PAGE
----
Ever since Amazon Web Services launched AWS Lambda in 2014 as a Serverless platform, it has been steadily gaining traction among developers. AWS Lambda allowed developers to deploy small chunks of code and scale seamlessly at a very low cost. Developers could do this without having to manage the underlying servers. This productivity advantage offered by the service coupled with the increased adoption of application architectures made of loosely coupled smaller components, increased the interest in AWS Lambda leading to its success in the early days. In this blog post, we will discuss the pros and cons of using AWS Lambda.
The AWS Lambda advantage
- The cost per invocation is very low at a fraction of a penny. For simpler application architectures, the cost savings associated with deploying these applications on AWS Lambda is high. For example, if you want to process a photo, it can be stored in S3 buckets and processed using AWS Lambda for a fraction of a penny. A developer could roll out a photo processing service for pennies without having to own even a server. The fact that the user is charged only when the AWS Lambda function is invoked makes the pricing model more attractive for the developers. This cost advantage is one of the reasons for early success of AWS. Recently, Catalyst was launched with a much simpler pricing model to compete against AWS Lambda
- AWS Lambda (Functions as a Service in general) removes the operational complexity associated with setting up and managing virtual machines or containers for deploying applications. This lack of operational overhead and the fact that it is available through a self service interface provides agility. Taking an idea to production could be as simple as invoking serverless functions concurrently using FaaS platforms
- AWS Lambda can help standardize the environment across dev, test and production, helping developers catch and fix any bugs in their code more efficiently. The variation in environments across the DevOps pipeline was one of the biggest source for friction and slowdown in application delivery. Using AWS Lambda across these environments removes this source of friction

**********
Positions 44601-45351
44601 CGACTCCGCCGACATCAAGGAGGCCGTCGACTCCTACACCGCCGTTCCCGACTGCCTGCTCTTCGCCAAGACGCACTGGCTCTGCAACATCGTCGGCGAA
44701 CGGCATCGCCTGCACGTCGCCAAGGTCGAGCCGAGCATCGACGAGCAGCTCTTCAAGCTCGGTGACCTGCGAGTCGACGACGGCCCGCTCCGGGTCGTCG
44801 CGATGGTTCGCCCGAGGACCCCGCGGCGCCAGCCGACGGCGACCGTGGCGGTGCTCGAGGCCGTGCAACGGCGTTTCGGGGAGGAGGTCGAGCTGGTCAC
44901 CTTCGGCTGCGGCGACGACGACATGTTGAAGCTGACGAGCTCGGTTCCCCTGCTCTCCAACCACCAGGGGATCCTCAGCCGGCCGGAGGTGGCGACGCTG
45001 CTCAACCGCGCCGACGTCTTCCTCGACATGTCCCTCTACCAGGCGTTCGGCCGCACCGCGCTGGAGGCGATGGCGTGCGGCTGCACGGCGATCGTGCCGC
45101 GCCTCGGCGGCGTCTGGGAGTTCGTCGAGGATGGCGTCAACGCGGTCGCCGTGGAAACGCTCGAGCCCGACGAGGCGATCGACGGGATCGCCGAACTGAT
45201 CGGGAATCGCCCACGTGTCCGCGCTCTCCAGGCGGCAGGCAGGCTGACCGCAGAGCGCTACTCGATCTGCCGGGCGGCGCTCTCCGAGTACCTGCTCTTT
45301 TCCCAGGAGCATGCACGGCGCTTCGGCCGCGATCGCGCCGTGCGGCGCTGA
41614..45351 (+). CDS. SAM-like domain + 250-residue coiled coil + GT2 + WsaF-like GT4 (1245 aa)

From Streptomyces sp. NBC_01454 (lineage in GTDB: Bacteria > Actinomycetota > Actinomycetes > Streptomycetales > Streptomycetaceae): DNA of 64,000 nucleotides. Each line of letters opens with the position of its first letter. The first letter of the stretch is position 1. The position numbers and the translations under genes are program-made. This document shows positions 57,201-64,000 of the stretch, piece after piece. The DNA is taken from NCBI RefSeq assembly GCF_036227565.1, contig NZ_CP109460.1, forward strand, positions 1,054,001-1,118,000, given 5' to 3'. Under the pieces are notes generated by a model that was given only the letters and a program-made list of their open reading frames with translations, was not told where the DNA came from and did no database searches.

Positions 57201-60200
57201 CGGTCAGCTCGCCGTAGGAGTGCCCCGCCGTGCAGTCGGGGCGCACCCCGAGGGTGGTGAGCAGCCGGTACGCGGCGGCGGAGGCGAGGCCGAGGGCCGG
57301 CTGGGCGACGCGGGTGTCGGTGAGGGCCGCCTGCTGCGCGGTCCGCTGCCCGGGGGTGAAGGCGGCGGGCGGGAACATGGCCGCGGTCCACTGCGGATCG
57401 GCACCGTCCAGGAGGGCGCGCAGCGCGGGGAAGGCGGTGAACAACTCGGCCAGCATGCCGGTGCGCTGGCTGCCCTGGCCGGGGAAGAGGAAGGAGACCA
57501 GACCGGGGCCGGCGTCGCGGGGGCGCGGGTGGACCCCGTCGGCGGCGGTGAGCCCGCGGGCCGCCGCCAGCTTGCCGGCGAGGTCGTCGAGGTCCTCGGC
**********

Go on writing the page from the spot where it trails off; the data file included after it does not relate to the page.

- AWS Lambda is well integrated with other AWS cloud services. This allows developers to easily invoke the functions using these services or the functions to take advantage of data in these services. If you are a AWS customer who is all in with AWS cloud services, Lambda is the right serverless abstraction
- Compared to some of the newer FaaS offerings, AWS Lambda imposes more constraints on developers. Their support for programming languages is limited compared to some of their competitors. Some FaaS providers allow support for Docker containers, giving more flexibility for developers in using various programming languages or application dependencies
- Even though AWS Lambda abstract away the operational overhead, it adds DevOps overhead on the developers. Putting together a complex stateful applications requires the developers to put together various AWS services for data storage, networking, etc.. Even for simpler applications, the developers should be able to put together services like API Gateway, Load balancers, etc.. The need for additional DevOps knowledge could be problematic if an organization doesn’t have such talent. Many modern FaaS platforms are integrated with some of these services like backend, data store, etc., making it easy for developers to deploy applications without any DevOps overhead
- While the abstraction provided by AWS Lambda removes the complexity at the infrastructure level, a somewhat complex application will make complex calls across various functions that are invoked using AWS Lambda. This not only increases design costs but could also increase the cloud costs depending on the use of storage and network bandwidth
AWS has the first mover advantage in the serverless landscape. However, there are some challenges associated with some of the constraints imposed by AWS Lambda platform. The key to picking the right platform lines in understanding the pros and cons on an offering and picking one based on your application needs. In the future posts, we will discuss the Pros and Cons of other major FaaS offerings in the market.